A psychologist called to testify for the defense at the trial of British socialite Ghislaine Maxwell, who is accused of helping her close confidant Jeffrey Epstein recruit and sexually abuse underage girls, said that Maxwell’s accusers may have fallen prey to “false memories.”
Dr. Elizabeth Loftus, a psychologist and professor at the University of California, Irvine, testified on behalf of the defense that humans can be exposed to misinformation about an event after the fact and incorporate it into their memory, rendering it inaccurate, Reuters reported
“Even traumatic experiences can be subjected to post-event suggestion,” Loftus said, per the news wire.
“False memories … can be very vivid, detailed. People can be confident about them, people can be emotional about them, even though they’re false,” she added.
Loftus testified that her research implied that memories of traumatic events, like the ones recalled by Maxwell’s accusers, are reconstructed by the mind instead of being simply retrieved.
The start of the trial saw four accusers taking the stand for the prosecution to testify against Maxwell and speak about the abuse they allegedly suffered at the hands of Epstein and Maxwell.
The defense has argued that prosecutors are blaming Maxwell for Epstein’s crimes, saying that accusers did not originally make any mention of Maxwell while talking to officials.
“This case is about memory, manipulation and money,” Maxwell’s attorney Bobbi Sternheim said in an opening statement for the defense.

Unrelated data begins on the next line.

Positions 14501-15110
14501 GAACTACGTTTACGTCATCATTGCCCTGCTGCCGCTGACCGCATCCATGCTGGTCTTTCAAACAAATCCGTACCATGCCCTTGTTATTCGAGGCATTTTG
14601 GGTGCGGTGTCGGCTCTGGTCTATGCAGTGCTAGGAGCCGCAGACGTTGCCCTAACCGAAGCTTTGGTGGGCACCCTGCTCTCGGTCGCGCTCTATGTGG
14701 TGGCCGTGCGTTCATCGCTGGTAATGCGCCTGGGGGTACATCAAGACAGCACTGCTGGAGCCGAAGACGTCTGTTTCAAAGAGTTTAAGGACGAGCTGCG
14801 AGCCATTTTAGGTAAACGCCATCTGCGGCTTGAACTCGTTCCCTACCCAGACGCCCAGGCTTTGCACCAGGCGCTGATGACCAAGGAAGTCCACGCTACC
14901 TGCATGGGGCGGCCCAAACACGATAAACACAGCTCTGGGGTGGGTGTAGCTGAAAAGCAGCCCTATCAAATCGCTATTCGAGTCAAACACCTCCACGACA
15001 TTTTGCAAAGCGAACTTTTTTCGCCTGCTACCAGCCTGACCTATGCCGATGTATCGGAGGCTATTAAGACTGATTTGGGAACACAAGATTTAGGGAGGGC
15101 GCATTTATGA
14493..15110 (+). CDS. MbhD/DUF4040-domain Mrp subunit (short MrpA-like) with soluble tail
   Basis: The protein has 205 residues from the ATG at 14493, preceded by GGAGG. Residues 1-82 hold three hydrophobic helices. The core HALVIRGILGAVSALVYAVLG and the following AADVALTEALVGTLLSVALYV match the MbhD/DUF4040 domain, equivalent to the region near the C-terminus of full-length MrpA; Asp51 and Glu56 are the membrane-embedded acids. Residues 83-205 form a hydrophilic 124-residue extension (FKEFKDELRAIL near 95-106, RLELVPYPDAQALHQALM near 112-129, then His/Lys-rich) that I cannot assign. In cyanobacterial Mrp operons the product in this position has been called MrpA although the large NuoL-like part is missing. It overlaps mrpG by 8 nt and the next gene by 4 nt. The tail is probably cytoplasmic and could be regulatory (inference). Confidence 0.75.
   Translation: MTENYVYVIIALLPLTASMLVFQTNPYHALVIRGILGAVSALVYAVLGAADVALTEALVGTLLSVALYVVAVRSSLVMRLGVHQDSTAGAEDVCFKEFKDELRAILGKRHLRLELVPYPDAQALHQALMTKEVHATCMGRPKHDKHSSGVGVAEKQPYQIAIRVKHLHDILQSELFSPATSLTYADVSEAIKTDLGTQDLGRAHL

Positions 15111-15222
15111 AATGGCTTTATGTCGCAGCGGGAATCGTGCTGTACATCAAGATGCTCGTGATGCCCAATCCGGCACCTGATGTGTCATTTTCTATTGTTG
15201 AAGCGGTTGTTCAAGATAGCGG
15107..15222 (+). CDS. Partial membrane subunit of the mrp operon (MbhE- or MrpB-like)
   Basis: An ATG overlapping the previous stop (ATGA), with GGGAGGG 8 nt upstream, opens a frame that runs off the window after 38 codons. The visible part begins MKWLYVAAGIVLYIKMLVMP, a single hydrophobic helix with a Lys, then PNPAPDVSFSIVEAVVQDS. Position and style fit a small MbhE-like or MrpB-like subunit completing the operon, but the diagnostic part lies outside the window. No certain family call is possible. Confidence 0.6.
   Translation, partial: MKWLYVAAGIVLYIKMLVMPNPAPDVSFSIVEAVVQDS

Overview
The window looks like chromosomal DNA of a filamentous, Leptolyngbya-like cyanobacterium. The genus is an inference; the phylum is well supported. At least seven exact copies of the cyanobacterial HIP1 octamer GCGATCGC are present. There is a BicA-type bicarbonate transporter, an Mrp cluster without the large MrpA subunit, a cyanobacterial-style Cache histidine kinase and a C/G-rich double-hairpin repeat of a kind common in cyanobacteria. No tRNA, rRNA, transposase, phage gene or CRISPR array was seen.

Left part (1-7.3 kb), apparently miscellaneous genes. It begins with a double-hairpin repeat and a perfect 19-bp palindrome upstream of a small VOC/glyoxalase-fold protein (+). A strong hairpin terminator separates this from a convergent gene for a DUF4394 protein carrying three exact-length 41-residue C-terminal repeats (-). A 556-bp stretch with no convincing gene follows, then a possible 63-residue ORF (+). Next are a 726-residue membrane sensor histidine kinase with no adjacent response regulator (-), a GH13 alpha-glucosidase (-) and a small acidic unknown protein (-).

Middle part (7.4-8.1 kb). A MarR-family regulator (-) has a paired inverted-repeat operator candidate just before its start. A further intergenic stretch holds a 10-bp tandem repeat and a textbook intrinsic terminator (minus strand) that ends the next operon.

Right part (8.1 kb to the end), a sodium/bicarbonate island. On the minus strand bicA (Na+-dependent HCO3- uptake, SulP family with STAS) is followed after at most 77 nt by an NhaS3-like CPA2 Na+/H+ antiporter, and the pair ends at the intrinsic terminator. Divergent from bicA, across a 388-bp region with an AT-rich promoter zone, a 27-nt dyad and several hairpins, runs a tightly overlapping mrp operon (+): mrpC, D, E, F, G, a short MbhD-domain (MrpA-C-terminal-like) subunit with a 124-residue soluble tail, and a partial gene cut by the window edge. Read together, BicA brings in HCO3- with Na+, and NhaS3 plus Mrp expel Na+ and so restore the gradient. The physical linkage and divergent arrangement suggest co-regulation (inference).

The prosecution sought to dismiss the veracity of Loftus’s testimony on cross examination.
“Have you conducted a study where you arranged for girls to be sexually abused?” prosecutor Lara Pomerantz asked Loftus, per Reuters.
“No, absolutely not,” Loftus replied, adding that she had never conducted a study in which she attempted to implant a false memory of sexual abuse either.
Loftus has also previously testified for defendants in other high-profile cases, including in the sexual assault and rape trial of Harvey Weinstein and the murder trial of real estate tycoon Robert Durst. She was paid $600 per hour for her testimony by the defense, according to Reuters.
Lawyers for Maxwell previously said they were planning to call 35 defense witnesses to the stand
in the British socialite’s trial.
Maxwell, 59, who was a close confidant of Epstein’s, is facing a total of six counts: conspiracy to entire a minor to travel to engage in illegal sex acts, enticing a minor to travel to engage in illegal sex acts, conspiracy to transport a minor with the intent to engage in criminal sexual activity, transporting a minor with the intent to engage in criminal sexual activity, conspiracy to commit sex trafficking of minors and sex trafficking of minors.